Pet Guardianships

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Like many people, you probably consider your pets to be a part of your family and want to make sure they’re taken care of and protected after you’re gone. But in the eyes of the law, pets are considered property and you can’t use your will to leave them an inheritance. Nevertheless, if you want to provide for the care of your pets when you make a will, there is a way to do so. 

Including pets in your will

Because the law considers pets to be property, your pets are part of your “estate” and you can use your will to leave them as a gift. You only need to mention the recipient’s name and the pet that they’ll receive. 

If you use an our free, online will-making service, you can answer a few questions about your pets and who you’d like to care for them after your death. This person is referred to as a “pet caregiver.” Then, those answers will auto-populate in your self-help, legal will forms under a section called “pet care directives.”

Be careful to choose a caregiver that you trust. You may want to nominate someone who will love and provide for your pets just like you would. If you have especially complicated pet care wishes, you might want to speak to an attorney to make sure they’re carried out.

Leaving money to pets in a will

Since they’re technically property, you can’t leave money to your pets in your will. However, if you name a pet caretaker for them, you can leave money and property to that person. And if you our will creator, you can request that they use those assets to care for your pets.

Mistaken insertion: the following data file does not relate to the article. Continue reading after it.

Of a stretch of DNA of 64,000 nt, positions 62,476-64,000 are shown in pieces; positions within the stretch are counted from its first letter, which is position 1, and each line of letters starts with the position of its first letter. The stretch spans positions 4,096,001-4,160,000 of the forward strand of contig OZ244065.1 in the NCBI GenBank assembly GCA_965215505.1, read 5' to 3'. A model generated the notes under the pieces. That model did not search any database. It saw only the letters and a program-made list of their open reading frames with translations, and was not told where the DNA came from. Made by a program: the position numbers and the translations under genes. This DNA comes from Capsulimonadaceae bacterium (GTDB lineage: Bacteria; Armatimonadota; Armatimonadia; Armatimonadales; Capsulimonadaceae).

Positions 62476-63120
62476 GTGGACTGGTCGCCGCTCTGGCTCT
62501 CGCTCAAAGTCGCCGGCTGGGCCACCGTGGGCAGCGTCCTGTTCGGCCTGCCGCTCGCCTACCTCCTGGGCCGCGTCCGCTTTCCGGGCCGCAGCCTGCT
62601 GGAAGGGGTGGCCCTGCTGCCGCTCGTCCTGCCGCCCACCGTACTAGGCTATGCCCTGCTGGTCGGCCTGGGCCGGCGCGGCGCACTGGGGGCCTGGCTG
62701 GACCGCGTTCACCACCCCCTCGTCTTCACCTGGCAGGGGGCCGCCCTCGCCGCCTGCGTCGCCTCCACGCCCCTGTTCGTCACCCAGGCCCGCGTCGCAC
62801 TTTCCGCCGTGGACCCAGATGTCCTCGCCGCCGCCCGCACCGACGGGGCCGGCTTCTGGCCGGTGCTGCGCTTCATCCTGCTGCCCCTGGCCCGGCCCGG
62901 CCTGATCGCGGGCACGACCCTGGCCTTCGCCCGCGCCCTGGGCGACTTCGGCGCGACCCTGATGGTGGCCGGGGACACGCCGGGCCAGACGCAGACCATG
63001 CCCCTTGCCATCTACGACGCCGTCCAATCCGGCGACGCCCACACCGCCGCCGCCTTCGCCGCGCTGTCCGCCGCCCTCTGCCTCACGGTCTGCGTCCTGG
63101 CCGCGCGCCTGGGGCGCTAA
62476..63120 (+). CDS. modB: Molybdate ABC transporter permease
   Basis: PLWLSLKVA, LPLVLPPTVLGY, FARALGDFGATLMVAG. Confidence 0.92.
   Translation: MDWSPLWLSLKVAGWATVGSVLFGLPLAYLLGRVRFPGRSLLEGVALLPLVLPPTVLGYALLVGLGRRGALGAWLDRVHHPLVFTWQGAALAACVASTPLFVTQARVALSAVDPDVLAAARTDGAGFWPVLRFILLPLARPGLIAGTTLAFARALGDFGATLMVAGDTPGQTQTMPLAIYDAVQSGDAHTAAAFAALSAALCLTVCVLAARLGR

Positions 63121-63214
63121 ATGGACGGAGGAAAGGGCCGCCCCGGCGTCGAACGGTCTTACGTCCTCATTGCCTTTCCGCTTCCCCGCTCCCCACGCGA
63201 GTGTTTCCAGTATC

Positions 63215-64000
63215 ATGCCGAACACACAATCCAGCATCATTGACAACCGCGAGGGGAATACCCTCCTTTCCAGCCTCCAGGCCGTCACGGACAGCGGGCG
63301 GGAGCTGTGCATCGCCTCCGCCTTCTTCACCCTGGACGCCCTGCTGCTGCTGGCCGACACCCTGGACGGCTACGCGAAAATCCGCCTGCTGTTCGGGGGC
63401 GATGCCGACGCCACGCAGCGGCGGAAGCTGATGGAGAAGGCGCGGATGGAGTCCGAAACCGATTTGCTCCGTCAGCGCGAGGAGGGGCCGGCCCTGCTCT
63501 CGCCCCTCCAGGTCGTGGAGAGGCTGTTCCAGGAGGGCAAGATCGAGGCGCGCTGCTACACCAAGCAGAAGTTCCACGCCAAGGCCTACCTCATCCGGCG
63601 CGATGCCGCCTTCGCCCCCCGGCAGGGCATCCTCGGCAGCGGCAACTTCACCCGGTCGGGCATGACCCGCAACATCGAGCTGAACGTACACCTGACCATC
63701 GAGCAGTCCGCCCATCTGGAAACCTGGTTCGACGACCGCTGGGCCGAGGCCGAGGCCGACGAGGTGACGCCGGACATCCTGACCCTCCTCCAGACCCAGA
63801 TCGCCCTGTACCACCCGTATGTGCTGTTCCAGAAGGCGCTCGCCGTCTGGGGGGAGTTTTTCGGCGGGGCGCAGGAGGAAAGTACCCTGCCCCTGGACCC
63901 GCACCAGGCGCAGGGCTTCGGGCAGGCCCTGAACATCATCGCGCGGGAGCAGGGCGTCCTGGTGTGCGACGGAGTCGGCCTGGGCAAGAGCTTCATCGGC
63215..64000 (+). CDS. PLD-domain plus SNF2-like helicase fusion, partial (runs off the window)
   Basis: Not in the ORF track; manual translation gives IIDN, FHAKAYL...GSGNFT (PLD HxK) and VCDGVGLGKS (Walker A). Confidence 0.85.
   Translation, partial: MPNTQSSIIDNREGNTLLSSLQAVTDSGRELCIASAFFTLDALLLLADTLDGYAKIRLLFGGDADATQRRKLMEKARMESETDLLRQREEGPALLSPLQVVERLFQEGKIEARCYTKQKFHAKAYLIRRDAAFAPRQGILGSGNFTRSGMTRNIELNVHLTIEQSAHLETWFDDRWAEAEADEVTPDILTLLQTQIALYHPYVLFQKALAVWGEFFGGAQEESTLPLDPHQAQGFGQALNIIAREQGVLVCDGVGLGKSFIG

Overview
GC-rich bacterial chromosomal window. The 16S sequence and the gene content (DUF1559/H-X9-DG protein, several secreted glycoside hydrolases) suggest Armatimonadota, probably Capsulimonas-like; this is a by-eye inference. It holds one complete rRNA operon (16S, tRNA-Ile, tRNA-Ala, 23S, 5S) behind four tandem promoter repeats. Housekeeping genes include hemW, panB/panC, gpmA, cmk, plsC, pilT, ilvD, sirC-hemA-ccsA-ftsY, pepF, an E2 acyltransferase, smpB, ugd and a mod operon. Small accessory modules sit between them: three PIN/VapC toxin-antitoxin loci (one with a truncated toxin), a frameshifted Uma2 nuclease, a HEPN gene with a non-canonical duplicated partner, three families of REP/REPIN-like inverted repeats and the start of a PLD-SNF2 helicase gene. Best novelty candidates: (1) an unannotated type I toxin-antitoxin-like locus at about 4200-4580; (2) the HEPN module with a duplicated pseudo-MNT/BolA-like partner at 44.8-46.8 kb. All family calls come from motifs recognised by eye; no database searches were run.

You should know, though, that these requests aren’t legally binding for the caretaker. That’s why it’s important for you to leave your pet to someone you know and trust. Before you name them in your will, you should speak to them about your plan to name them as a caretaker and what your wishes will be. 

If you want to set aside money for your pet’s care with a legally binding obligation that it’s used only for your pet’s benefit, then you should speak to an estate planning attorney. They can help you establish a pet-care trust (see the pet trust section below).

Adding new pets to your will

Generally, you should update your will every few years or after any big life events, such as getting married or having a child. When you update your will, you can include your new pets and name new pet caretakers.

However, we know it’s not always easy to keep your will up-to-date. If you make your will on our FreeWill site, we’ll include a clause that covers any pets you specifically name, as well as any other pets you own and didn’t name. That way all your new pets will be left to the caretaker you choose.

Leaving instructions for your pet caretaker

When you make a will, you can include a request that describes the type of care you’d like your pets to receive. For example, you could request that your pet caretaker brings your dog to the vet twice a year or only feeds him organic food. 

Wills should include language that asks the pet caretaker to treat your pets as “companion animals.” They also request that your pet caretaker uses the best possible standards of care when providing for your pets. 

Setting up a pet trust

A pet trust allows you to leave money and instructions specifically for your pet’s care. Setting up a pet trust is similar to setting up any other trust. You will need to speak with an estate planning attorney, who can help you create the documents you need.